Schulz is the author of the Book. She followed up the publication of the Book with other travel guides, including “1,000 Places to See in the U.S.A. and Canada Before You Die” and “1,000 Places to See Before You Die Traveler's Journal”. In addition, she has created various “1,000 Places to See” calendars and a television reality show of the same name.

Within the first four months following the publication of the Book (and several months before the registration of the Disputed Domain Name), Complainants had already sold more than 235,000 copies of the Book (at a retail sales price of USD 19.95). In addition, during that period, the Book rose to No. 6 on the New York Times bestseller list. The Book received nearly immediate acclaim in a variety of media sources (copies of such media acclaim are attached as Exhibit C to the Complaint). Based on the number of sales, the press coverage and the notoriety enjoyed by the Book in the initial months after its publication and prior to the registration date of the Disputed Domain Name, the name of the book acquired secondary meaning and goodwill among consumers as being identified uniquely with the series written and published by the Complainants.

Upon information and belief, based on a search on the Internet Archive Wayback Machine (“web. archive.org”), the Complainants contend that the Disputed Domain Name has been parked from at least June 2, 2004 and has remain parked though at least February 22, 2011 on a webpage featuring sponsored links for travel and restaurant deals as well as other travel-related links (sample printouts from 2004 to 2009 are attached as Exhibit E to the Complaint). A printout of the website as it appears as of February 8, 2011, is attached as Exhibit F to the Complaint.

The Complainants state that in August 2010, legal counsel for the Complainants spoke with an attorney representing the Administrative Contact of the Respondent and sought to negotiate a transfer of the Disputed Domain Name. In that call, Counsel for the Complainants offered payment of USD 250 for the Disputed Domain Name. In response, counsel for the Respondent stated that her client was willing to sell the Disputed Domain Name to Complainants for USD 10,000, an amount in excess of the registration fee paid by Respondent.

Complainants allege the following:

1. The Disputed Domain Name is confusingly similar to the Mark.

2. The Respondent has no rights or legitimate interests in the Disputed Domain Name.

3. The Disputed Domain Name was registered and has been used in bad faith.

B. Respondent

The Respondent did not reply to the Complainant’s contentions.

6. Discussion and Findings

Consolidation of the Complainants

The Complaint gives rise to a threshold question: are the Complainants permitted to consolidate multiple complainants in a single action? In National Dial A Word Registry Pty Ltd. and others v. 1300 Directory Pty Ltd, WIPO Case No. DAU2008-0021 (adopted with approval by Fulham Football Club (1987) Limited, Tottenham Hostpur Public Limited, West Ham United Football Club PLC, Manchester United Limited, The Liverpool Football Club And Athletic Grounds Limited v. Domains by Proxy, Inc./ Official Tickets Ltd, WIPO Case No. D2009-0331) the Panel, upon reviewing previous decisions given by other panels, articulated the following test to determine whether, having regard to all of the circumstances, it is permitted to consolidate multiple complainants:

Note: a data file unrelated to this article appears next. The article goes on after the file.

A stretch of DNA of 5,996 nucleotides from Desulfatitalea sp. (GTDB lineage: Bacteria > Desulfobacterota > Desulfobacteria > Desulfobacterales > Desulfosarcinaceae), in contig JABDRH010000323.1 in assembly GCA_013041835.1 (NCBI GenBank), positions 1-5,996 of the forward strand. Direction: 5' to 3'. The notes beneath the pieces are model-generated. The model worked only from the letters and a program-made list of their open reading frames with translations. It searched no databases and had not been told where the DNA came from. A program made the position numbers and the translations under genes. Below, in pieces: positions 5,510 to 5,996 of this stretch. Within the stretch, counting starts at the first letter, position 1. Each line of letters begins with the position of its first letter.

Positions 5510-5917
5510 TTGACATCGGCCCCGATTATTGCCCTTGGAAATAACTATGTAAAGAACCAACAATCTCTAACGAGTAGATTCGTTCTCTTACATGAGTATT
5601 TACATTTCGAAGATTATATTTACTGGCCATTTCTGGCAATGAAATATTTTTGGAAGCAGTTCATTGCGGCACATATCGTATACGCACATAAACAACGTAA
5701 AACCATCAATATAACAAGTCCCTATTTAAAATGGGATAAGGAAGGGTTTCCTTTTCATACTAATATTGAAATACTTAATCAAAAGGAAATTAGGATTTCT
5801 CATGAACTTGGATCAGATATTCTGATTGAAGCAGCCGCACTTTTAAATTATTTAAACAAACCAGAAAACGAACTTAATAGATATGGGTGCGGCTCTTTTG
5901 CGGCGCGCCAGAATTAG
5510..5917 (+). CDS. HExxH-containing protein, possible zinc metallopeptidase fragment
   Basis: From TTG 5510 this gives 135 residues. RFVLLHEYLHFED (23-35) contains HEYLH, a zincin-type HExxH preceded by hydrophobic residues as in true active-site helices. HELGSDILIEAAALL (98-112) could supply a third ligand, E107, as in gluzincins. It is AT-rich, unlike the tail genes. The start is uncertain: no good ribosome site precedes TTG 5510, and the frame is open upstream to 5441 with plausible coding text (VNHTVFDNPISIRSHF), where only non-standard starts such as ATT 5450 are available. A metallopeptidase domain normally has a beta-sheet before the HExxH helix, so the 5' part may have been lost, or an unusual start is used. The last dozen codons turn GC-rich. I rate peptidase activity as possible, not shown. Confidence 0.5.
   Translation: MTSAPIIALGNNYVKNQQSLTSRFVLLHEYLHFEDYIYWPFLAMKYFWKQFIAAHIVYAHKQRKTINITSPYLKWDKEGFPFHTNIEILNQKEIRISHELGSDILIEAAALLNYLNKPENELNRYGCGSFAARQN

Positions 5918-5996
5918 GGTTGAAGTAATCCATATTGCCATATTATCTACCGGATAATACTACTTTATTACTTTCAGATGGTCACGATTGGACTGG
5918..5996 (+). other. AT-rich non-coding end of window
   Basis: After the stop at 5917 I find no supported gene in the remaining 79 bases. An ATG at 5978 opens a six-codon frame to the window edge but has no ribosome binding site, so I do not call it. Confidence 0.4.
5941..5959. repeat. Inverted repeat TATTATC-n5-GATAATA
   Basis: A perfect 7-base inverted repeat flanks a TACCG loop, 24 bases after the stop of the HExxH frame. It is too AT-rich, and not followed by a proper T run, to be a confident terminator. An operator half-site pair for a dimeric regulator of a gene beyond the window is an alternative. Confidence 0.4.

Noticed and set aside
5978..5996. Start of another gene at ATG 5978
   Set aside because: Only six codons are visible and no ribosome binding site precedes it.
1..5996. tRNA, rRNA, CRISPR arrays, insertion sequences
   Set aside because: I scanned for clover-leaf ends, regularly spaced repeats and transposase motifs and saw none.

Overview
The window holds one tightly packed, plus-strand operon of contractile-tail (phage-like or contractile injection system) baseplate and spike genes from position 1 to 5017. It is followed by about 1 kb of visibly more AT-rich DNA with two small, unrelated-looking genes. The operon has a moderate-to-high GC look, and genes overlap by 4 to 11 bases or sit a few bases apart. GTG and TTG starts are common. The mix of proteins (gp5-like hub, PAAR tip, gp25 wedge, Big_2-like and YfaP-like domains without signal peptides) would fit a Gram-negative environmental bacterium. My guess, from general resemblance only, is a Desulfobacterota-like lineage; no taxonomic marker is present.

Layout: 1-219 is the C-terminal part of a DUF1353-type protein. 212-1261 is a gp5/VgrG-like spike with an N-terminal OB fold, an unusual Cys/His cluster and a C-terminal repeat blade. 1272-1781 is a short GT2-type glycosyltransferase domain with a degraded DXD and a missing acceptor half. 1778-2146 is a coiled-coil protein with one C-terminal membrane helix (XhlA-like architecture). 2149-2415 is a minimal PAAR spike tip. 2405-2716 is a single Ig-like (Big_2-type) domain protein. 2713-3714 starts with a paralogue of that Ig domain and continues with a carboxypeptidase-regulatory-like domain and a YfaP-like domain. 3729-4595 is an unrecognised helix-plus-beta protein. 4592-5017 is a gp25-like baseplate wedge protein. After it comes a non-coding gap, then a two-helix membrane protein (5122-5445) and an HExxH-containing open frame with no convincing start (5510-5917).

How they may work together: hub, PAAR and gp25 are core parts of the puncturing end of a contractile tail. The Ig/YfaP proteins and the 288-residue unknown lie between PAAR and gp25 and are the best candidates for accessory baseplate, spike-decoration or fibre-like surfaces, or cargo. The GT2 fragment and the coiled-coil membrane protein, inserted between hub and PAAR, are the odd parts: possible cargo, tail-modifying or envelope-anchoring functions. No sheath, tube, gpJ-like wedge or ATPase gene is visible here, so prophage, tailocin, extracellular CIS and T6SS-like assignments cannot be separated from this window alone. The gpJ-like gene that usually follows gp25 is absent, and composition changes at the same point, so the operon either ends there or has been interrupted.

“[C]onsolidation of multiple complainants in a single complaint should be permitted if the complainants have a truly common grievance against the respondent, subject to the general condition that is equitable and procedurally efficient do so.”

In this connection, the Panel in MLB Advanced Media, The Phillies, Padres LP v. OreNet, Inc., WIPO Case No. D2009-0985, stated as follows:

“UDRP Panels most often have accepted consolidated complaints in situations where multiple complainants have demonstrated common legal interests in the trademark rights on which a complaint is based. Such situations typically involve shared or common legal interests based on an agency, licensing, or affiliate relationship between the co-complainants.” (Emphasis added by the Panel.) (Citations omitted.)

The question is whether the Complainants have satisfied this test. The Complainant describes Workman as the publisher of the Book bearing the Mark and Schulz as the author of the Book. Moreover, the Complainants are listed as joint owners of the Mark. Based on the foregoing, the Panel is of the view that the Complainants have met the minimum threshold required for showing that the two Complainants have a common legal interest and grievance with respect to the subject matter of this action. Taken as a whole, this is sufficient to meet the “truly common grievance” test set out by the panel decision in National Dial A Word Registry.